Most often due to pneumococcal, staphylococcus aureus, streptococci. Bacteria invade from the outside by fracturing the skull (trauma) or spreading from the primary drive of the paranasal sinuses and mastoid bone. In the spinal cord, meningitis can occur after infection of the spine, rarely from a retroperitoneal, or pleural infection.
The damage is in the form of a pus wrap with swelling, congestion, surrounding skull and may spread to one or both sides of the brain.
In addition to the normal form, there are 2 special forms, which are inflammation of the epidermal, hypertrophic periosteal area in the neck that makes the meninges (and sometimes the soft meninges) thicken in the neck in syphilis and (2) meningitis. Hard brain in spinal tuberculosis (Pott's disease) usually in the chest and abdomen.
It can be purulent (caused by bacteria or Actinomycès) or non-purulent (caused by tuberculosis, syphilis, fungi).
Due to meningococci, pneumococci, streptococci, staphylococci, gonorrhoea, Actinomycès and rarely due to intestinal bacilli in children. Most importantly, the meninges (which can occur as a fluid) penetrate through the meninges through the upper respiratory tract (nasopharynx) or sometimes through the bloodstream.
Injury: the discharge contains pus, located at the base of the brain, often spread to the meninges of the spinal cord as well as to the choroid and ventricular plexus.
At first brain tissue swelling, congestion accompanied by neutrophil infiltration into small clumps in the soft meninges and neighbouring brain tissue. When the disease is severe, the discharge spreads, containing a lot of white blood cells and white blood cells. With good treatment, the effluent gradually less and contains lymph cells, macrophages, mononuclear cells.
The lower cortex can cause haemorrhage, thrombosis, infarction, if severe it can cause complications due to brain cell necrosis.
Soft, non-purulent meningitis
Meningitis: Usually secondary to the injury elsewhere and is only part of systemic TB.
Oedema of the brain tissue, pale green, mucous, and clear, in the arachnoid space. There are small yellow tuberculosis particles along the subarachnoid blood vessels and above the choroid plexus.
Under a microscope, the same basic damage as TB elsewhere can lead to fibrosis, thickening of the meninges.
Meningococcal meningitis: Due to a virus that infects people through the urine of infected mice. The disease is usually mild, rarely fatal. Diagnosis is based on the presence of specific neutral antibodies.
There is infiltration of many lymph cells in the arachnoid space, the choroid plexus and in the cerebrospinal fluid.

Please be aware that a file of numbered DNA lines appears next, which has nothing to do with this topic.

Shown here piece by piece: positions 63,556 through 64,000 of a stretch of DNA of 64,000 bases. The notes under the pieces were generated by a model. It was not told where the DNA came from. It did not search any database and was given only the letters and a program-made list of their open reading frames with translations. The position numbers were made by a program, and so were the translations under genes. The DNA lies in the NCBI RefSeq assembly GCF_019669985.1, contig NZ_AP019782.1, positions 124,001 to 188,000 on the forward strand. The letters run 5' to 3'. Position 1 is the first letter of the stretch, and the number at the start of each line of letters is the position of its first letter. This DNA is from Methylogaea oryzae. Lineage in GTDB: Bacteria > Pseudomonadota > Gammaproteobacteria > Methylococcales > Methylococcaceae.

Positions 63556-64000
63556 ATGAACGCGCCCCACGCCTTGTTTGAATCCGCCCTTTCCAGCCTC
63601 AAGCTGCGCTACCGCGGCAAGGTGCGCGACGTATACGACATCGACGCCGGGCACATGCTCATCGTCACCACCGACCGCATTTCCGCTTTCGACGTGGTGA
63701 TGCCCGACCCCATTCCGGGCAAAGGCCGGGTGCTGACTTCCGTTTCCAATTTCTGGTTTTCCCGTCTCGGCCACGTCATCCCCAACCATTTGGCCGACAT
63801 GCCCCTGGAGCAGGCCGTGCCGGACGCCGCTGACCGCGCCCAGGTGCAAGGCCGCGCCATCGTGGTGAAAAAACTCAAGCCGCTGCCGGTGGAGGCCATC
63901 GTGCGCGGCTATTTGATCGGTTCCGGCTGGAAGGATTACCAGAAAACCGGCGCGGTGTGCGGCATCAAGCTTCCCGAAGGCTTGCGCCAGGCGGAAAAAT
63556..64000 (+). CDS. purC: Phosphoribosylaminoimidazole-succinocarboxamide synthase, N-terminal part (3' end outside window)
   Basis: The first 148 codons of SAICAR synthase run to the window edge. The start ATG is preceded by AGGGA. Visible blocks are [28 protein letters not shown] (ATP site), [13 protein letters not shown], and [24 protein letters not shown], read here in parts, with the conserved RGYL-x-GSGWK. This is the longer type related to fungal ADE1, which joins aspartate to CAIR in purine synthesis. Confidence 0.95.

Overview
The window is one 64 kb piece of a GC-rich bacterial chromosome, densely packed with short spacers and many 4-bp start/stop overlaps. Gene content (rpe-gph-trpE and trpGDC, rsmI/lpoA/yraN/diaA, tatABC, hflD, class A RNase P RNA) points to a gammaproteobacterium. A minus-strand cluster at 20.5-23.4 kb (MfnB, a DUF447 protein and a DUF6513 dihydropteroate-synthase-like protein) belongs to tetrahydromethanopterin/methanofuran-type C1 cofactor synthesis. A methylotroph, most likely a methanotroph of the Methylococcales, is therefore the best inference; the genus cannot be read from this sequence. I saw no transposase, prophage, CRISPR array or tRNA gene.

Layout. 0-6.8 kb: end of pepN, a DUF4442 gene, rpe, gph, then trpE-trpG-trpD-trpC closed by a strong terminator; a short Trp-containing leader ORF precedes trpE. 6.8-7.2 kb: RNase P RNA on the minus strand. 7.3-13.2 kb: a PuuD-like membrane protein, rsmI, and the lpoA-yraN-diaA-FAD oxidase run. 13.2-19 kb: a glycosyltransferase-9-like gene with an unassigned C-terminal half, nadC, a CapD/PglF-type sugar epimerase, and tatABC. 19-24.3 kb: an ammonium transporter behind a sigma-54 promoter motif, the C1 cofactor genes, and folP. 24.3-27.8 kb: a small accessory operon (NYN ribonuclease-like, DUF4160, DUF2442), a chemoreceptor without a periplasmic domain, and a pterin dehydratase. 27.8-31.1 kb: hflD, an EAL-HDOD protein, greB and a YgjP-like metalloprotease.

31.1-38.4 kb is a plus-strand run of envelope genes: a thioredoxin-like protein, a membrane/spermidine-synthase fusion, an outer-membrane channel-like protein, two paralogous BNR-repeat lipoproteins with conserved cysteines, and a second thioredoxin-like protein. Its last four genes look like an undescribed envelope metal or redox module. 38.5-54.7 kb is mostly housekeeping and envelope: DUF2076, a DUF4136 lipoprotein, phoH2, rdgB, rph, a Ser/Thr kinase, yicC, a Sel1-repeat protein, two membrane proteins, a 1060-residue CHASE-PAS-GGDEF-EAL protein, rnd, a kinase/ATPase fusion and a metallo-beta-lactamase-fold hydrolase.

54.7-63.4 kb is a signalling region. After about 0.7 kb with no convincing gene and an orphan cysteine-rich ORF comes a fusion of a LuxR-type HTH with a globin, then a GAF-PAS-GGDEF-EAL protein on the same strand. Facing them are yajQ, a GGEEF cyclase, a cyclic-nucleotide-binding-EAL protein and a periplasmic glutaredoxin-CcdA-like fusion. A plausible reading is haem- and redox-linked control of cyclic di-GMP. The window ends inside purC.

Fungal meningitis: Due to the fungus Cryptococcus néoformans, penetrates through the respiratory tract.
In about 50% of cases, there is damage to the brain.
There is very little cellular response in brain tissue. The fungi are in mucus and polysaccharide wraps. Rarely there is a granulomatous lesion.
Nervous system tumours
In nervous system tumours, intracranial tumours play a major and much more important role than extracranial tumours because of their effects on the central nervous system and patient health. Intracranial tumours originate from brain tissue (neurons, glial tissue, blood vessels in the brain), from extra brain tissue (such as meninges, cranial nerves, lobe-brain glands). In addition, there are secondary brain tumours caused by cancer elsewhere that have spread to the brain.
Malignant brain tumours usually do not allow distant metastasis, but only penetrate locally and spread to nearby tissue.
There are many types of tumours that heal morphologically but can lead to premature death because the tumour is in a location that is difficult to reach (for example, IVF 4) and some tumours (e.g., tumours invasive astrocytes) spread far beyond the surrounding tissue, making it impossible to completely remove it. Even when it is possible to try to remove these tumours, at times it is necessary to sacrifice a lot of brain tissue, depriving the patient of functioning.
Many tumours can rupture into the meninges and ventricles, spreading cells according to the cerebrospinal fluid, forming a way to spread cancer in the nerve tissue, creating cancer spreading nests in the brain, spinal cord, and roots. neurological and clinical manifestations in the form of meningitis due to cancer.
Extrinsic metastases of intracranial tumours are very rare, if present, are usually glioblastoma and myeloblastoma. Surgery such as ventricular-peritoneal bypass surgery, surgery to tear the sclera and subarachnoid space, can cause metastasis outside the nervous system.